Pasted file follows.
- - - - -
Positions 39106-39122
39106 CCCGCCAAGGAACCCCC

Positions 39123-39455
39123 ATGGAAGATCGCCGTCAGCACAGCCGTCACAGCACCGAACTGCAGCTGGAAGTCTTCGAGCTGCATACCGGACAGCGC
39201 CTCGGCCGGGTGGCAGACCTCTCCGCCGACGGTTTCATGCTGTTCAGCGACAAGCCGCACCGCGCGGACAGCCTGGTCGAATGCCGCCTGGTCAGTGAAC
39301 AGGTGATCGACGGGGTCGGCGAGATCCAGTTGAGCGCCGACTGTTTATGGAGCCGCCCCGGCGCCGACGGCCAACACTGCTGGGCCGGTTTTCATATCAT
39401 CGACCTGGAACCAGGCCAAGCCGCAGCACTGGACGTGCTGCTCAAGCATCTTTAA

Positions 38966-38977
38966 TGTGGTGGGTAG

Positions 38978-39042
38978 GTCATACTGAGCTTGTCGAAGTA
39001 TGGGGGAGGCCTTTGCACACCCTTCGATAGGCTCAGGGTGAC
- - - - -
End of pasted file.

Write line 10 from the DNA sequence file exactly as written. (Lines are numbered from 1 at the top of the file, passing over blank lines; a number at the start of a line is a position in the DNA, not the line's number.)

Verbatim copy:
Positions 38978-39042